Former Trump campaign manager Corey Lewandowski said he’s still deciding whether to take legal action against a reporter who admitted to sneaking into his home office while no one was around. Whether actually can do anything is a different story.
In a piece for New York magazine, reporter Olivia Nuzzi described Lewandowski’s place, and revealed some potentially damaging details related to her findings in a subsequent interview with the Columbia Journalism Review.
Nuzzi said she had been trying to talk to Lewandowski, as well as someone who lived in the basement of a townhouse where Lewandowski also lived, and where lobbying firm Turnberry Solutions has an office. In Nuzzi’s own words:
I tried to knock on the basement door, but the gate wasn’t open. Then I walked up the steps to the main door and knocked for, like, 10 minutes. And I’m knocking, knocking, nobody’s answering. But after a while, I just touched the door knob, and the door was open. I walked in and I’m in the house, by myself.
She didn’t stay long, because she was texting with her boyfriend, who told her there could be a legal problem with what she was doing.
I was like, Fuck.
Indeed. Nuzzi said that she went back outside and continued to knock until a Turnberry Solutions employee answered the door, but that doesn’t change what already happened.
The Code of the District of Columbia § 22–3302 says:
Any person who, without lawful authority, shall enter, or attempt to enter, any private dwelling, building, or other property … against the will of the lawful occupant or of the person lawfully in charge thereof … shall be deemed guilty of a misdemeanor.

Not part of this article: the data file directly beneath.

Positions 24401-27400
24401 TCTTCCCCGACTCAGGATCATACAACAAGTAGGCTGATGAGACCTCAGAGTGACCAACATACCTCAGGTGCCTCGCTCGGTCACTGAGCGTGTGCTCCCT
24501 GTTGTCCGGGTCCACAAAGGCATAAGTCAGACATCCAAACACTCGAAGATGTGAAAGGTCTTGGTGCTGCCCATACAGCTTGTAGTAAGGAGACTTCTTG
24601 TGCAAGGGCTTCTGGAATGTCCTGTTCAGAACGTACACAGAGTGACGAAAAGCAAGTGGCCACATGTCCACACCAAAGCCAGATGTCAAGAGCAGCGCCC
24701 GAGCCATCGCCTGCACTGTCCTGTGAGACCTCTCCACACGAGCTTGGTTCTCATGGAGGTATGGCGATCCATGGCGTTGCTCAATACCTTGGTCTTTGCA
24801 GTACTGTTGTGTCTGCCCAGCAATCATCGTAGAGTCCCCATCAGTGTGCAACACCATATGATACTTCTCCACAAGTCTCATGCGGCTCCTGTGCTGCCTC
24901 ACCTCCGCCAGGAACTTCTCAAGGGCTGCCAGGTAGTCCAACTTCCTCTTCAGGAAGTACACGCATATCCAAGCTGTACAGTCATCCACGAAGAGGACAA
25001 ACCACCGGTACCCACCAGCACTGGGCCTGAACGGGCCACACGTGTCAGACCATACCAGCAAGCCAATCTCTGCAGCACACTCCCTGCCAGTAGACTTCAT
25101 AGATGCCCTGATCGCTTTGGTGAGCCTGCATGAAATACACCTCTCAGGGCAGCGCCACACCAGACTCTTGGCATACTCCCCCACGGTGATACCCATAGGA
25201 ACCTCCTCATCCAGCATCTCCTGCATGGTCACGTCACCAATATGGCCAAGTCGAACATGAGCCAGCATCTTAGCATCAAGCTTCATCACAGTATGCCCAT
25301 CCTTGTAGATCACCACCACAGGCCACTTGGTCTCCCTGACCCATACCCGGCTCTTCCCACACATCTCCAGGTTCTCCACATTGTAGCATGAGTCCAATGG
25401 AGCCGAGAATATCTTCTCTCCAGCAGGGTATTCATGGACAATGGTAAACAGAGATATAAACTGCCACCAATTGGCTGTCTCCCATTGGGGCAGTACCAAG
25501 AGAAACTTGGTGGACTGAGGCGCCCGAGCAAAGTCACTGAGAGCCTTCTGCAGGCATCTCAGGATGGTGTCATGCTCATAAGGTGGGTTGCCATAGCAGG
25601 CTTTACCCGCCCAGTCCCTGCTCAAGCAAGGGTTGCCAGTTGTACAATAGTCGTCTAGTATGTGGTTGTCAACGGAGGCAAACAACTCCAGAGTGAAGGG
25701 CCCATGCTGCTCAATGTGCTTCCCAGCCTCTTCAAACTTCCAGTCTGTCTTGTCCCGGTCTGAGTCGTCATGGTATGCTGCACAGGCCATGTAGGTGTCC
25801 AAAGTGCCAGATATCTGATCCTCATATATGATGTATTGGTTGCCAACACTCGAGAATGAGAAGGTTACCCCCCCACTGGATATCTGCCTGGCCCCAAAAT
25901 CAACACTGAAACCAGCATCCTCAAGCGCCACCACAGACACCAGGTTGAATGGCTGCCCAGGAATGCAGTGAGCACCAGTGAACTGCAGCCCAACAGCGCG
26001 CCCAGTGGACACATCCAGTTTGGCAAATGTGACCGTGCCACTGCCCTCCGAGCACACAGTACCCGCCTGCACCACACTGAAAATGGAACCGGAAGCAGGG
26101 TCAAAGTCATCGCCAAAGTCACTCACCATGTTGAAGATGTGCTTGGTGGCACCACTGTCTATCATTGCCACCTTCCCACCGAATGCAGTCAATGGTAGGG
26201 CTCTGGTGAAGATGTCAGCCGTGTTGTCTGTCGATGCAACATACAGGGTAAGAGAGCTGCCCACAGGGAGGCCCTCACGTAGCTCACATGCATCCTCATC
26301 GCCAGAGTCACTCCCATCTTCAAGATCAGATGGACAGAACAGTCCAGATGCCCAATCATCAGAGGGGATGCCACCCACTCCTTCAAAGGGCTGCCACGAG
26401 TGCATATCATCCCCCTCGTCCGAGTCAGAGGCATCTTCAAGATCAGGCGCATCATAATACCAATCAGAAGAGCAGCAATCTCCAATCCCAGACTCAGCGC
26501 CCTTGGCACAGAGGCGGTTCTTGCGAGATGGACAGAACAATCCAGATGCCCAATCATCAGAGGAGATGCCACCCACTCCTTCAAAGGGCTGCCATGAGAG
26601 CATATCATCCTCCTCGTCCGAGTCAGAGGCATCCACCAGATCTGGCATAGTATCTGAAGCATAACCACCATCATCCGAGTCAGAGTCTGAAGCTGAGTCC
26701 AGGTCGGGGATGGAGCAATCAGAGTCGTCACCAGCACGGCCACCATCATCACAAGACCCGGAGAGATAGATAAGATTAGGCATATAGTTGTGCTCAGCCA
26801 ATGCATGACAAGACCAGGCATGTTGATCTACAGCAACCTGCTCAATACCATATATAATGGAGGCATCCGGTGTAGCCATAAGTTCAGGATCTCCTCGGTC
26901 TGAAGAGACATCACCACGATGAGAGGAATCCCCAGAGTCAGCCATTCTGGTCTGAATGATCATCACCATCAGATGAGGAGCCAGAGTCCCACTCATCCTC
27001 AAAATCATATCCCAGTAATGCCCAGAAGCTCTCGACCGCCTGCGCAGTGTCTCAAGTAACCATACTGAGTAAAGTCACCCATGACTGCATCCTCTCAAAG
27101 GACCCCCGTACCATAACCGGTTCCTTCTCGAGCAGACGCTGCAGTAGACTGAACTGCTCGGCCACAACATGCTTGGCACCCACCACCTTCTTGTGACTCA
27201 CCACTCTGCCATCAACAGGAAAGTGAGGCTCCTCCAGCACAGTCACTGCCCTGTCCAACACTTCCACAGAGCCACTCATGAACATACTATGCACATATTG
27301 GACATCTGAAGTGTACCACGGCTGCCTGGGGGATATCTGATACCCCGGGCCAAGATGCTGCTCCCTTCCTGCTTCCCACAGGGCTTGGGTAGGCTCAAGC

The punishment for the offense can be up to 180 days in jail and a fine of up to $1,000.
Nuzzi admitted that she entered the dwelling. As far as it being against the will of the lawful occupant, Lewandowski told Fox News, “I can confirm I did not grant her permission to enter my office.”
Here’s the potential problem.
Lewandowski has said in the past that he didn’t work for Turnberry anymore, even though he did refer to the building as his office. If it’s Turnberry’s office and he isn’t part of them, he wouldn’t be in a position to give permission in the first place. That being said, that doesn’t mean that Nuzzi would be in the clear, since she admittedly went in without anyone giving her permission.
Then there’s the civil side of things. The D.C. Court of Appeals defines civil trespass as “an unauthorized entry onto property that results in interference with the property owner’s possessory interest therein.”
Even if Lewandowski was in the position to give or deny permission or authority to enter, he might not make much from such a case though, unless he could prove significant damage that he suffered as a result of Nuzzi’s actions. Otherwise, he probably wouldn’t get anything besides nominal damages, at best, which could be just a dollar or two.
[Image via Tasos Katopodis/Getty Images]
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